The show savvily depicts the clueless white stylists and photographers of major label EMI trying to sell her as an exotic “world” artist.
But it was Selena’s stage pizzaz, sensuality, fashion, and versatility that made the band so special. She could belt out schmaltzy ballads, convey ranchera heartbreak, sell new jack swing pop, all with her own performance style. She could effortlessly shift from aerobically pop choreographies to commanding a stage with dramatic hand gestures. In these musical interludes, star Christian Serratos re-creates the singer’s charm and dance moves as ably as Lopez.
The show’s nuance around the band’s musical trajectory doesn’t carry into its depictions of the family’s personal lives, however. As the siblings find themselves offstage, it attempts to create dramatic tension around A.B. and his devotion to his wife and newborn while on the road. A similar conflict animates the depiction of Suzette and her partner. But it gets a little repetitive with the siblings all struggling with balancing their work commitments with their family and personal lives.
The depictions of the women in particular — especially Suzette — aren’t as fleshed out as the men. As A.B. has to prove himself again and again as the band’s musical producer, in some ways, even Selena’s perspective gets lost in the shuffle. Arguably that depiction might simply be true to life, since Selena was only one part of the band and they were all under the dad’s direction. (“Talk to my dad,” she says to a music executive who approaches her for their major label deal.)
In one scene where A.B. gets upset with Selena because she’s focused on her fashion ideas instead of giving him her all in the production booth, we’re meant to sympathize with him over Selena. The label will always make another Selena album, he explains, but he has to prove himself as a producer. But in centering these conflicts around A.B., we lose sight of how much Selena’s fashion contributed to the band’s success.
When she falls for long-haired rocker bandmate Chris Pérez, she turns to her brother for help, asking A.B. to find out if Pérez likes her, prompting a comment that she sounds like a high schooler. She has to remind him that she didn’t go to high school. The scene shows just how sheltered she was, but such moments focused distinctively on her perspective are few and far between.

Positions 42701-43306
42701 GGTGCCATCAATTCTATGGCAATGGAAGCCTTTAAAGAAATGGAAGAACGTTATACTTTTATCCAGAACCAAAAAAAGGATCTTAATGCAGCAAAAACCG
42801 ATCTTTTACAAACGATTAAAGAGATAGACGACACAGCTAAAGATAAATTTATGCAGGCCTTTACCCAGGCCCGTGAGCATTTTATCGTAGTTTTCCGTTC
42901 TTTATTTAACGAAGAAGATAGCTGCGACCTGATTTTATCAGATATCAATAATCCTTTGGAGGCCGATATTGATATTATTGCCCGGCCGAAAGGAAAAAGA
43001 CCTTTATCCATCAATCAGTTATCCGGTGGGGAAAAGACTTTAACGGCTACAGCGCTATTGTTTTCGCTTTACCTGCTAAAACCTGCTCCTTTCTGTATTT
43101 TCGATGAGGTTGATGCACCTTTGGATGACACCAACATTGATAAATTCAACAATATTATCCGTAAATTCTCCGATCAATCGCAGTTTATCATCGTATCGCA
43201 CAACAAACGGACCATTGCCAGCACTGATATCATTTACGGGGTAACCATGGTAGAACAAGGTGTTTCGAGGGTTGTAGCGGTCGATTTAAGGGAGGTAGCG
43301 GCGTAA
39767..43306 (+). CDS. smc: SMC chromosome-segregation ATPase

The first part of the series ends before the drama surrounding Selena’s relationship with her eventual husband, Pérez, gets resolved and before she wins her first Grammy. Presumably, the next season will focus on those moments and on her eventual murder. (There are scenes of Yolanda Saldívar, the nurse and Selena uber-fan who murders her, entering the family orbit.)
But because Selena died so young — before she had really come into her own as a woman — it’s hard to imagine that the series will add more insight into our understanding of her. Like many other artists who died too soon — Kurt Cobain or Aaliyah, to name two — Selena’s untimely death meant mourning not only the massive talent that we got to experience but also all the promise of what might have come after.
Beyoncé was almost 30 when she fired her father as her manager and started really pushing the boundaries of her image. I’ll always wonder what Selena would have done with her music and her interest in fashion, or if an English-speaking career would have meant as much to her as it meant to her dad. (And I can’t help but wonder how A.B. and Selena would have made reggaeton their own.)
It’s hard to believe Selena would have been 49 this year. In some ways, her image will forever be trapped as an angelic daddy’s girl. In his 2012 memoir, her husband made headlines simply for writing about the fact that the couple considered divorcing. Selena’s dad subsequently sued him when he tried to turn the memoir into a TV series.
Quintanilla has a history of opposing Selena projects not explicitly sanctioned by him. He also attacked the 2018 series, Selena’s Secret, based on a 1997 book by a Univision journalist. The book included allegations that before her death, Selena had fallen in love with her plastic surgeon, Dr. Ricardo Martínez. Quintanilla called the series a tabloid cartoon, but Martínez finally confirmed in 2012 that they had an affair.
Those revelations hint at a woman attempting to find herself outside the boundaries of her family and only add to Selena’s complexity. But there is no trace of that persona in the angelic girl of Selena: The Series. Instead, the show’s Selena lives on as something of a one-dimensional myth. ●